Second, we need to develop good project management skills: for example, we need to make sure our research assistants set realistic deadlines. However, even well-planned deadlines can sometimes be unrealistic. In such cases, contingency actions must be taken to ensure that promises are kept to external stakeholders.
Third, budgeting: We need to pay our research assistants at market rates and budget accordingly, while also keeping funds for travel, lab equipment, subcontractor expenses, organizing workshops and other project events.
However, research money is never enough for all the fancy research we aspire to do, especially if we hire a Research Assistant so good that we want to keep it. In such cases, we need answers to an additional list of troubling questions: for example, should we pay them more than market rates by reallocating funds from some other research plan?
Searching for entrepreneurship
Soon, ambitious researchers like us are facing the Matrix moment. We soon realize that everything we learned during our graduate studies was only partially true. We soon realize that we are part researchers and part entrepreneurs. Organizations such as the National Science Foundation (NSF) in the United States and the Dutch Research Council (NWO) are our private equity firms.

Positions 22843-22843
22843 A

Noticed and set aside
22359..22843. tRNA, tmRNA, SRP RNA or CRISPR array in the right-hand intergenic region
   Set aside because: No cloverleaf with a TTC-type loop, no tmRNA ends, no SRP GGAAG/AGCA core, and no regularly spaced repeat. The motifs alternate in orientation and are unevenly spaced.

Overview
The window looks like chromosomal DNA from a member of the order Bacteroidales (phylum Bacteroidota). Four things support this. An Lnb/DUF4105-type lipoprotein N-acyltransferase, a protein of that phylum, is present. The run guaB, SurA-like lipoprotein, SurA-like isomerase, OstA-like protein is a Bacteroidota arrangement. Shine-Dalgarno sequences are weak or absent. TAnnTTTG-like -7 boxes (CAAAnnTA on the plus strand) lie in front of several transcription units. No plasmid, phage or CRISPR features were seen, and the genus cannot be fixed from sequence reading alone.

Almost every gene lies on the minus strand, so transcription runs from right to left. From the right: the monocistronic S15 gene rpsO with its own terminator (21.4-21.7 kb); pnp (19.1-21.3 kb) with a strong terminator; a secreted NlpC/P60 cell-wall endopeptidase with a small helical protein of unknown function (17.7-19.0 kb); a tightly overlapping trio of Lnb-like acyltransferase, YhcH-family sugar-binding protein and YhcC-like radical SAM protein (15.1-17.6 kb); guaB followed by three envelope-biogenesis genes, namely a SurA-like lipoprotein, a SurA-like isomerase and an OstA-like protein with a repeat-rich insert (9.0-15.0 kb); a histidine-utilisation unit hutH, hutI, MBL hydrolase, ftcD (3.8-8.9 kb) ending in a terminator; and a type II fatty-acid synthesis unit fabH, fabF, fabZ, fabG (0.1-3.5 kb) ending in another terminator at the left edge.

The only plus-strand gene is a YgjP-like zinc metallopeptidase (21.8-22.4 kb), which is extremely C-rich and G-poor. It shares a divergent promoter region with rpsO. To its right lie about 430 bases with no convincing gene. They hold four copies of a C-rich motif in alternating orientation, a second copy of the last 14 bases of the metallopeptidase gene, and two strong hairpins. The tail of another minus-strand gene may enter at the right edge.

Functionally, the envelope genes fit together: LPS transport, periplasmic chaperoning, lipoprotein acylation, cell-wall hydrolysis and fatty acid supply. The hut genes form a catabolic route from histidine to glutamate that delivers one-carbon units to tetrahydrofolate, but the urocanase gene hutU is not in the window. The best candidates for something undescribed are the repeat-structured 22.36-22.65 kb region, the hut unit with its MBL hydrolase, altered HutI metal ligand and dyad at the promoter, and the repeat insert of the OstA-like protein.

In order to get them to give us huge bags of research money, we have to tap into our inner entrepreneurial spirit, hone our management skills, sharpen our creative juices, and write grant proposals. If we are good entrepreneurs, we will be blessed with money, resources, talented PhD students, and hopefully some well-cited academic articles in high-impact journals.
However, being an entrepreneur is not enough. We also develop organizational skills to plan stakeholder meetings. These stakeholder meetings ensure that our research is grounded: that we don’t waste our hard-earned grant money proposing an ambiguous theory on ambiguous topics. Good research takes into account the costs and benefits for all stakeholders who participate in or are affected by the research.
Planning for such events is a challenging task – it requires answering questions such as: How do we make stakeholder meetings participatory in nature? How do we develop seating arrangements so that power imbalances between stakeholders do not impede communication? How do we get them to open their minds and tell us what they really think of our research? What kind of food preparation should be done? Are participants’ expectations, with respect to both restaurants and other organizational aspects, affected by country-specific cultural practices?